Mike D. Kail serves as Vice President of IT Operations (CIO) at Netflix. Mr. Kail has more than 20 years of IT Operations experience with a focus on highly scalable architectures. Prior to Netflix, he served as Vice President of IT operations at Attensity, where he was responsible for the Americas data center operations team, including managing various Big Data systems including their Hadoop cluster, HBase, and MongoDB components. He has been Advisor of Netskope, Inc. since October 2013. He serves as an Advisor of Maginatics, Inc. He serves as Customer Advisory Board Member of OneLogin, Inc. He holds a B.S. in Computer Science from Iowa State University.

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Video Transcript: CIO Innovation with Mike D. Kail, CIO, Netflix

Michael:         

(00:05) Hello, welcome to CXOTalk. I’m Michael Krigsman and this is episode number 43. As always I am joined with my very friendly and if you notice I’m not saying anything sarcastic or snide today a very friendly and believe me it’s hard, Vala Afshar, how are you

Vala:   

I’m doing great.

Michael:         

(00:31) Good, and Vala, we have a very interesting guest today.

Vala:   

We have an amazing guest today please.

Michael:         

(00:37) Who is Mike Kail, who is the Chief Information Officer at Netflix. Hey Mike how are you?

Mike:              

(00:44) Hey great guys, happy to be part of this.

Michael:         

(00:47) Thank you so much Mike let’s jump in and tell us about Netflix. I think everybody knows who Netflix is, but tell us about Netflix and briefly about your background.

Mike:              

(01:52)Sure so hopefully everybody knows the brand by now and I believe we’ve had a good year and people are excited about House of Cards, Season two coming out next Friday, which is Valentine’s Day.

(02:05) My role here is I’m responsible for all internal IT, so that’s campus networking, cloud infrastructure, cloud applications and platforms, supporting our marketing team for Adtech and the real time bidding and the programmatic buying area. HRAIS, with Workday CM and expense and then financials ERP, we just recently moved from Oracle to Workday financials as well as Workday payroll.

(02:37)So a pretty broad range of technologies I’m responsible for and have a team of about 125 – 130 today and growing.

Michael:         

(02:46) And how many employees does Netflix have right now?

Mike:              

(02:51) I think we’re just under 1400 between small office in DC, here in Los Gatos and then Beverley Hills.

Vala:   

(03:00)As I was researching about the show, I mean amazing stacks about Netflix. You know one in four Americans subscribe to Netflix, you know and the diversity of how they watch Netflix is interesting. Half watch on computer screens, a quarter watch on smart phones and tablets. 33% of all home broadband and internet traffic in the US generated by Netflix video, just amazing company and amazing player in the cloud and you know you just mentioned a bunch of cloud – Sass solutions that you and your team manage internalized with Netflix. Can you talk to us a little bit about your approach and philosophy regarding cloud computing.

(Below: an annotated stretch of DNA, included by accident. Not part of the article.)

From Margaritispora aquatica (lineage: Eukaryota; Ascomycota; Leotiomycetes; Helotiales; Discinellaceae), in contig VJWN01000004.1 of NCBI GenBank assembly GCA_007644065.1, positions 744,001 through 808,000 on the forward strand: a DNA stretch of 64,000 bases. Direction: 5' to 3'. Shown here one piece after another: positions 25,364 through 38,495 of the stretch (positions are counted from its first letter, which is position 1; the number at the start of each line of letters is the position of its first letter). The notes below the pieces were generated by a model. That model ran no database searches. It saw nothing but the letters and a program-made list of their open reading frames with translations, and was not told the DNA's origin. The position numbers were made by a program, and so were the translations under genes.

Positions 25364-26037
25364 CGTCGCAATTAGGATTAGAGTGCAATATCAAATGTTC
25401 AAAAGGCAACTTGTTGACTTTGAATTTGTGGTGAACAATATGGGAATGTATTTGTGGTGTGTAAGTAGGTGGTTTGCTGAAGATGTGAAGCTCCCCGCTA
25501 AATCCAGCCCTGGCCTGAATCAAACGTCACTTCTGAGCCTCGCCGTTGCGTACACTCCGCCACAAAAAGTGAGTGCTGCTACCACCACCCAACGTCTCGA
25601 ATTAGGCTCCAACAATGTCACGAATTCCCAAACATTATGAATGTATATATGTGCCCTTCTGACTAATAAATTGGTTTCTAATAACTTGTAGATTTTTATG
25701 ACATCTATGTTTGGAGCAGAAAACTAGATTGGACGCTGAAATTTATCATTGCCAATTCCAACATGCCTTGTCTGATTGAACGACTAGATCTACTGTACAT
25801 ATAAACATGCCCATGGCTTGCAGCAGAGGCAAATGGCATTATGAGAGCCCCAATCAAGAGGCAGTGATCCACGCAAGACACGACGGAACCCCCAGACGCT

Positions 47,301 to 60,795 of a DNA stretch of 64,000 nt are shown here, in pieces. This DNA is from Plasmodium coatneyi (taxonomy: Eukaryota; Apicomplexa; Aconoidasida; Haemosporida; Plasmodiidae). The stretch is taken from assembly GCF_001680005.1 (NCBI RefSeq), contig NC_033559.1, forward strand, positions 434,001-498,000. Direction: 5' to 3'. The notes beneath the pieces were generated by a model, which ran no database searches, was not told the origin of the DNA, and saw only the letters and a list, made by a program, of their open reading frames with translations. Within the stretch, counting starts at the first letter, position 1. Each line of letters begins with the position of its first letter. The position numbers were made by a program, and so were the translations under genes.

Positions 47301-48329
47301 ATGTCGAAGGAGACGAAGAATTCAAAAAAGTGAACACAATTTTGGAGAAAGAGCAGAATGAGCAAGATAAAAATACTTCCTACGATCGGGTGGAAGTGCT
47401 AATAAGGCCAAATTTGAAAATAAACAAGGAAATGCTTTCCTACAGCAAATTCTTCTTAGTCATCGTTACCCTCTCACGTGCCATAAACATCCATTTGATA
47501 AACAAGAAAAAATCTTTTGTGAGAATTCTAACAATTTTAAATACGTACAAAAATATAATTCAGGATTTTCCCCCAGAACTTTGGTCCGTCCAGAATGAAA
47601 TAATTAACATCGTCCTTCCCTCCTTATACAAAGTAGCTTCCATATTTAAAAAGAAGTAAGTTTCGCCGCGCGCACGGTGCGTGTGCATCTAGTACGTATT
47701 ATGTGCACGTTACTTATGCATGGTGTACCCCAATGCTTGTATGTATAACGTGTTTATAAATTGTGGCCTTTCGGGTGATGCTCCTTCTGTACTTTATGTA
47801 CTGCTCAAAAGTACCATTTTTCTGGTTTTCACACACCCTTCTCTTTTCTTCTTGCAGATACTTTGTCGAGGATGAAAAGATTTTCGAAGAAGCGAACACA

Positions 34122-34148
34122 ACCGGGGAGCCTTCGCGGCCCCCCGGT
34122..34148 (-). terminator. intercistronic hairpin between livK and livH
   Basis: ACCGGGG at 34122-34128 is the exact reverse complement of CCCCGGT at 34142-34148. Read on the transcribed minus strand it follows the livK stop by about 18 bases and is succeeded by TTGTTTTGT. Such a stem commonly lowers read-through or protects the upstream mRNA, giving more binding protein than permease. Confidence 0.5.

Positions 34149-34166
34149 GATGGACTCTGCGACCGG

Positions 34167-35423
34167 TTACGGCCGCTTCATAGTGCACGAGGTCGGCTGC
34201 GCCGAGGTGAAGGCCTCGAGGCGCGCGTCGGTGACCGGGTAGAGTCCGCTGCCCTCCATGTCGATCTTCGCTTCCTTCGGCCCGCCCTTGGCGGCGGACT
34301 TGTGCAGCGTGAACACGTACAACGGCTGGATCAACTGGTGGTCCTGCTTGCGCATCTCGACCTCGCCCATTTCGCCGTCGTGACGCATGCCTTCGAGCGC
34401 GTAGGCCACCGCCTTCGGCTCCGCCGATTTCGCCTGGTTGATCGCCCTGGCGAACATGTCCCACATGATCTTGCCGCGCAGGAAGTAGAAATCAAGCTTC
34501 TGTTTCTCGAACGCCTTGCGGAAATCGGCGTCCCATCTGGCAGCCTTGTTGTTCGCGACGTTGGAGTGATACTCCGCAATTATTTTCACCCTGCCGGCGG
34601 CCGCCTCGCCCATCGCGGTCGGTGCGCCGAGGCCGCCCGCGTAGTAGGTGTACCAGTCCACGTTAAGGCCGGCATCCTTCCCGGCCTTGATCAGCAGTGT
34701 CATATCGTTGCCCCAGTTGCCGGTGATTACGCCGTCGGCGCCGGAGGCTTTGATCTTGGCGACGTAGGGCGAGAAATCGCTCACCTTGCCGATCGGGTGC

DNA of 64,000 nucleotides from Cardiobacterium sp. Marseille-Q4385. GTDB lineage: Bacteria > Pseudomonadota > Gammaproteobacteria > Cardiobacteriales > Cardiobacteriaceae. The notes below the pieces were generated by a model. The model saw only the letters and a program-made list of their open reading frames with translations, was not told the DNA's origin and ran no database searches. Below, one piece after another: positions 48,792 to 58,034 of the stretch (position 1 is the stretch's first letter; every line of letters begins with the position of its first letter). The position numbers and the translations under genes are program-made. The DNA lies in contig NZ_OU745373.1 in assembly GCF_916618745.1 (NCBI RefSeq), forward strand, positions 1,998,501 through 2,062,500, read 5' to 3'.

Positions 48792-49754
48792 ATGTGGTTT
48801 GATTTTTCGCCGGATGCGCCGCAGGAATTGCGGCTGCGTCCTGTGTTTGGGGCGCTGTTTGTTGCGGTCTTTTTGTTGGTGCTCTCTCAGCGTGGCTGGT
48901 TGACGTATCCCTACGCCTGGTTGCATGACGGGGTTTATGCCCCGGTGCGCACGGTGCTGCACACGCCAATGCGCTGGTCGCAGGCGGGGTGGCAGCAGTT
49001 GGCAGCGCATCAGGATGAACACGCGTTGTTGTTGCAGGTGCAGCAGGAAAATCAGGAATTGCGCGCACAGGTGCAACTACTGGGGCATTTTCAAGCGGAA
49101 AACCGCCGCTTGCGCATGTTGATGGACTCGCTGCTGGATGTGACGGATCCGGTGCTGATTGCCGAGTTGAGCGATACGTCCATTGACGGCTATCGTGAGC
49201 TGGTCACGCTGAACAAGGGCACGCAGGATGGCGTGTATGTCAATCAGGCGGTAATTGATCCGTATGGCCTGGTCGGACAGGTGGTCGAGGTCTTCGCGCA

Mike:  

(03:47)Sure, so I think Nick Carr first wrote about in 2004 with The Big Switch and how it’s really becoming commoditization, and it’s much like electricity. So you want electricity, you don’t build your own power plant. So we want to have computing and storage resources, you shouldn’t build a bunch of data centers if that doesn’t make sense if that’s not your business, and ours is providing great entertainment.

(04:13)So fuelling the new family dinner of a family four at watching content on their iPads is what we need to focus on. So then how do I apply that to enterprise IT?

(04:25)So I don’t my teams focused on procuring hardware and network infrastructure and storage systems when it’s readily available in either Sass or public cloud. So then I can provide great service much more agilely instead of the long cycles of procurement, racking, stacking and configuring; I can just configure and move.

Michael:         

(04:50) So your philosophy really is very intensely focused on cloud wherever possible.

Mike:              

(04:57)Absolutely so it’s either used to breed Sass applications or where we want to do our own, do some custom application development and publish that on public cloud.

Vala:   

(05:10) Was that mindset already there, I mean you’ve been with Netflix for what, three plus years?

Mike:              

(05:15)Yeah, so I think the mindset had definitely been on the streaming side, but I don’t think it was really thought about for enterprise IT. So enterprise IT has always been about – obviously we have to have laptops and tablets ad physical devices on premises, but then how do I leverage other resources and look at things differently. I think that’s a perspective I brought here.

Vala:   

(05:41) Did that require re-tooling, retraining and not only changing the mindset, but the skillset of the internal IT organization. You mentioned 120 odd resources; can you talk to us a little about that transformation?

Mike:  

(05:57) Sure so  you know one great thing about Netflix is for those familiar with our 126 page culture deck, we hire really talented people and a lot of people say that and I really mean it. And there’s two really great traits that my employees have.        

(06:15) Intellectual curiosity, so wanting to expand their horizons and then continuous evolvement. So if you think about – cloud computing’s not a huge shift in thinking, but you have to think about architectures differently. How do you secure something you don’t have physical control over, and when you deploy applications, how do you handle resiliency and latency, once again when you don’t have full control over them. So it’s letting go and having people that want to think differently about infrastructures and architectures.